Larry Sellers, The True Native American


Out­side my win­dow is a wood­peck­er tap­ping away at an oak tree. To most, this is of no impor­tance. But to Lar­ry Sell­ers it has mean­ing. Per­haps even a mes­sage from one who has already passed on. There is the old com­ic quip, ‘I am not a doc­tor, but I play one on TV.’ If this were Sell­ers, he would tweak that quip and say I am an Indi­an and I played one on TV. How­ev­er, to say he is just an Indi­an is a gross under­state­ment. This Pawhus­ka native is the very def­i­n­i­tion of what it tru­ly means to be a Native Amer­i­can. Sip­ping black cof­fee from a mug with the word “Lako­ta” stamped on it and sur­round­ed by walls adorned with Indi­an art cer­tain­ly rein­force his con­vic­tion for the pride that all native peo­ples should feel about their her­itage.



Although Sell­ers is of Osage/Cherokee her­itage and an adopt­ed mem­ber of the Lako­ta tribe, his char­ac­ter Cloud Danc­ing on the tele­vi­sion show Dr. Quinn Med­i­cine Woman was a role where he por­trayed an Indi­an of the Cheyenne tribe. He told the pro­duc­ers that for him to play the part, the char­ac­ter must be brought across as the rep­re­sen­ta­tion of the real Native Amer­i­can both of trib­al eth­nic­i­ty and as a whole of the Native Amer­i­can peo­ples. Sel­l­ars act­ing cred­its include movies such as “Son of the Morn­ing Star,” “Quick and the Dead,” “Rev­o­lu­tion,” “Like Father — Like Son,” “Assas­si­na­tion and “Wayne’s World II.” plus his tele­vi­sion cred­its. He was also a stunt­man dur­ing his career.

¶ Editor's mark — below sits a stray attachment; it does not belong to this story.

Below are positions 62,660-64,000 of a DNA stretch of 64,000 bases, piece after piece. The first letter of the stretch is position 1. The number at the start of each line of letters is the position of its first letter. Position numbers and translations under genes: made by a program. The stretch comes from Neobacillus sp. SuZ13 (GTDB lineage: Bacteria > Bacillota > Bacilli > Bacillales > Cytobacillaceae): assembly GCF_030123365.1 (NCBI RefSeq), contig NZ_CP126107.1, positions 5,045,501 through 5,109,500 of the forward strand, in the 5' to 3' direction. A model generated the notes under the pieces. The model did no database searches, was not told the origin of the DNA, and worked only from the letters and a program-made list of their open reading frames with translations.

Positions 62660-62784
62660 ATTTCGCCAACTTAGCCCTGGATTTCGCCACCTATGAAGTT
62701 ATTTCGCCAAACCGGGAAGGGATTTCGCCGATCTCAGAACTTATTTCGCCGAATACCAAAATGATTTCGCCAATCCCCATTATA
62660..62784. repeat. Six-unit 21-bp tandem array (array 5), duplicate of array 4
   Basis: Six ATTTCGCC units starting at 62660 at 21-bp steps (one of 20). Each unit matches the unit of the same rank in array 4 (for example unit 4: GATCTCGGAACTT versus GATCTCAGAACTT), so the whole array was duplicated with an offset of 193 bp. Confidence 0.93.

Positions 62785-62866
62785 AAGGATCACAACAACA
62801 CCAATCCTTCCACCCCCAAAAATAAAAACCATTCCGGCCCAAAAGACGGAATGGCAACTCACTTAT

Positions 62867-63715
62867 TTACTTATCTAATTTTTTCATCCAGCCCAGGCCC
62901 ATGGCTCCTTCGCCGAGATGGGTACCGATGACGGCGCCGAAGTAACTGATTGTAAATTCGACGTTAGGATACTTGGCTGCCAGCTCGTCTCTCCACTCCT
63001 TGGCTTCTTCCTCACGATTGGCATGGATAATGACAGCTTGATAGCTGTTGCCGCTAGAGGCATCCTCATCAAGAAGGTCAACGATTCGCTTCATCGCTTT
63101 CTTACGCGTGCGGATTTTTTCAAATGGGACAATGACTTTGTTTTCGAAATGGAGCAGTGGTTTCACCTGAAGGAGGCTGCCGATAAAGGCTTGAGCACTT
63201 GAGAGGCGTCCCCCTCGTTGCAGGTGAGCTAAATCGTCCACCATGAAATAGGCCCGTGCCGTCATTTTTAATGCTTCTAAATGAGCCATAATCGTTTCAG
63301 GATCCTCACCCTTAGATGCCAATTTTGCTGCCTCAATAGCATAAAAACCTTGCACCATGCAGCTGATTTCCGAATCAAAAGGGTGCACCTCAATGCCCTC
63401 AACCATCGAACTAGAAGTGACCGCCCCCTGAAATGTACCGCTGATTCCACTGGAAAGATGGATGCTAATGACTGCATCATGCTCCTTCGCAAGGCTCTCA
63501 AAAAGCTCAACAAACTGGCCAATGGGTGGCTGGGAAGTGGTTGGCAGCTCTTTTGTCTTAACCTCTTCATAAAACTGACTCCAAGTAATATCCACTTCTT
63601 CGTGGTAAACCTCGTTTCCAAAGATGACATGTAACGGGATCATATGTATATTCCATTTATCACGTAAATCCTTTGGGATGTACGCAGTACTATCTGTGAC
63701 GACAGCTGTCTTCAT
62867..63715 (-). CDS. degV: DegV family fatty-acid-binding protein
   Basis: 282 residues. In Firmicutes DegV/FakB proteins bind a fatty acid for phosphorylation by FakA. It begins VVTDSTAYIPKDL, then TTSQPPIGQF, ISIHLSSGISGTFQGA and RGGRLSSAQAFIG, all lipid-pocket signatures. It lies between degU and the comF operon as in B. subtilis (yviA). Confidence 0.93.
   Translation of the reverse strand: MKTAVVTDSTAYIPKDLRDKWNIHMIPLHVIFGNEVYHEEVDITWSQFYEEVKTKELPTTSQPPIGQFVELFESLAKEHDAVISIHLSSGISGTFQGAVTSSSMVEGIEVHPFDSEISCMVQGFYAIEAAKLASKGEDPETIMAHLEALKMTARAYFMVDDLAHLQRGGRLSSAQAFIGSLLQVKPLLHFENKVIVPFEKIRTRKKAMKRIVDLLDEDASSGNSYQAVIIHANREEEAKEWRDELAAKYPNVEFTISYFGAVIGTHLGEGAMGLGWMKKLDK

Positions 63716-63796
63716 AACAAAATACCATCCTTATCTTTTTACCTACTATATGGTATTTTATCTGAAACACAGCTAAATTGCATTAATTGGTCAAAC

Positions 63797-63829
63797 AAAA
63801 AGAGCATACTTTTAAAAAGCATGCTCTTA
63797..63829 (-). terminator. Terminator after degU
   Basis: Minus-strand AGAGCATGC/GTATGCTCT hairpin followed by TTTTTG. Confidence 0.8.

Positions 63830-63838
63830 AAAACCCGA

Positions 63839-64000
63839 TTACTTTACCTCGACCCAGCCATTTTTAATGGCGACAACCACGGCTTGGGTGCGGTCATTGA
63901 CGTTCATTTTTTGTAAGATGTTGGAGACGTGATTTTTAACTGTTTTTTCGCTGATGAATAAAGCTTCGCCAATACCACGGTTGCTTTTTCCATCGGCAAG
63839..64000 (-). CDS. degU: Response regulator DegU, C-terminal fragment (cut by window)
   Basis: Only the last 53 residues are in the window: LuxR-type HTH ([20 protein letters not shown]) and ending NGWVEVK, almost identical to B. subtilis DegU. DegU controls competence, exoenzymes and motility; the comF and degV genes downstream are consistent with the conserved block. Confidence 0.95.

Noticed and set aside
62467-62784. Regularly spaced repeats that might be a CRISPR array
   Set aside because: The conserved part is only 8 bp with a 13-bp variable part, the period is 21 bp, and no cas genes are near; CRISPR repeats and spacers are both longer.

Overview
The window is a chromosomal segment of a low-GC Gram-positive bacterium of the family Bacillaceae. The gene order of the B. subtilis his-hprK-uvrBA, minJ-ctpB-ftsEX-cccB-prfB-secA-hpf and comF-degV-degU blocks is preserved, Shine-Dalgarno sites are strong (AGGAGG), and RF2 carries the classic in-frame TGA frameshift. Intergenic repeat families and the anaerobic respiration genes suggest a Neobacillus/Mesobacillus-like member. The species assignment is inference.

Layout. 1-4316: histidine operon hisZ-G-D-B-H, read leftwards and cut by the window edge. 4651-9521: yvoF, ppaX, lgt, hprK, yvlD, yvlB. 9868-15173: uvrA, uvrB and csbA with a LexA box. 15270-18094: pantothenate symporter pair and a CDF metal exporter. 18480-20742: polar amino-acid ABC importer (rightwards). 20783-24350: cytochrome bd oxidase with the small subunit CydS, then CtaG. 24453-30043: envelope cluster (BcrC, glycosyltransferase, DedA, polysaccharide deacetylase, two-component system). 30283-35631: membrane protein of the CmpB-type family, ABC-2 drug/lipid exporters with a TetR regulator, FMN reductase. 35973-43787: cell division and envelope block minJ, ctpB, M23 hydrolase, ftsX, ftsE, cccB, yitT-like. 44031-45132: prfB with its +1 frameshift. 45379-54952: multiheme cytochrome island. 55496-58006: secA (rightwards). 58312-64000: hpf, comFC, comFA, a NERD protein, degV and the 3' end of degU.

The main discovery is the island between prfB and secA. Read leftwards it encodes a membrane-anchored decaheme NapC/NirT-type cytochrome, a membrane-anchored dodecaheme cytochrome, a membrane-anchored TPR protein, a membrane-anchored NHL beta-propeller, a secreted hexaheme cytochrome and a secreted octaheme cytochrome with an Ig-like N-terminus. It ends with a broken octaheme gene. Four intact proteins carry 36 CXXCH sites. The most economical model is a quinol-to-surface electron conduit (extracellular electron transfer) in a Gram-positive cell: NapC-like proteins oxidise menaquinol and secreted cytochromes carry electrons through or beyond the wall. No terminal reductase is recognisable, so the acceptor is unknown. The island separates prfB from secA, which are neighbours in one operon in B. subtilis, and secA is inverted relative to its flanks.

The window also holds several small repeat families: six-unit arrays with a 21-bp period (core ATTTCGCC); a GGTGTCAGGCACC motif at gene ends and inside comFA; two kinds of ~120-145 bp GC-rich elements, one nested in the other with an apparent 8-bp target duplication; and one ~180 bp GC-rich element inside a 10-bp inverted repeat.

For Sel­l­ars though, act­ing was art imi­tat­ing life. Above being an actor or stunt­man, Sel­l­ars has always been true to him­self first. He even turned down a role in the Kevin Cost­ner film Dances With Wolves because an agree­ment could not be made that allowed him the four days required for him to par­tic­i­pate in the Sun­dance Cer­e­mo­ny.



At the age of 28, his moth­er passed away, and his father’s health was in decline. Sel­l­ars then began walk­ing around the Indi­an Camp not far from where he lived. Sud­den­ly he sees a vision of Indi­ans danc­ing and hears the word “Sun­dance” spo­ken to him.

He had no idea what that was as he had nev­er heard the term. At that moment and feel com­pelled to act, he prayed and said if his dad’s health improved, he would track down the ori­gins of that word.

The very next day my father was total­ly dif­fer­ent.” With his father’s restored health, he began car­ry­ing through with his promise and start­ed research­ing just pre­cise­ly what is Sun­dance. It didn’t take long to learn that it was a native cer­e­mo­ny. Learn­ing its full mean­ing, how­ev­er, would take a bit longer. The Sun­dance, he real­ized, was the most impor­tant cer­e­mo­ny prac­ticed by the Lako­ta (Sioux) and near­ly all Plains Indi­ans. It was an act of renew­al for the tribe, peo­ple and earth per def­i­n­i­tion. But as Sel­l­ars explains, it is actu­al­ly a reli­gious revival of sorts with humil­i­ty at its core. The prayers and sac­ri­fice of no food and water for four days and the dance are gifts to the uni­verse and for all peo­ples as well. Also, they are pleas for help and offer­ings of thanks to those alive and those who have passed on to the next stage of life’s jour­ney.

Sel­l­ars was instruct­ed about the cer­e­mo­ny from the Lako­ta in South Dako­ta. After danc­ing with them, he was guid­ed by them to bring the dance back to the Osage peo­ple. That was 19 years ago. Sel­l­ars has been danc­ing now for 38 years keep­ing the jour­ney began by his ances­tors mov­ing into the 21st cen­tu­ry.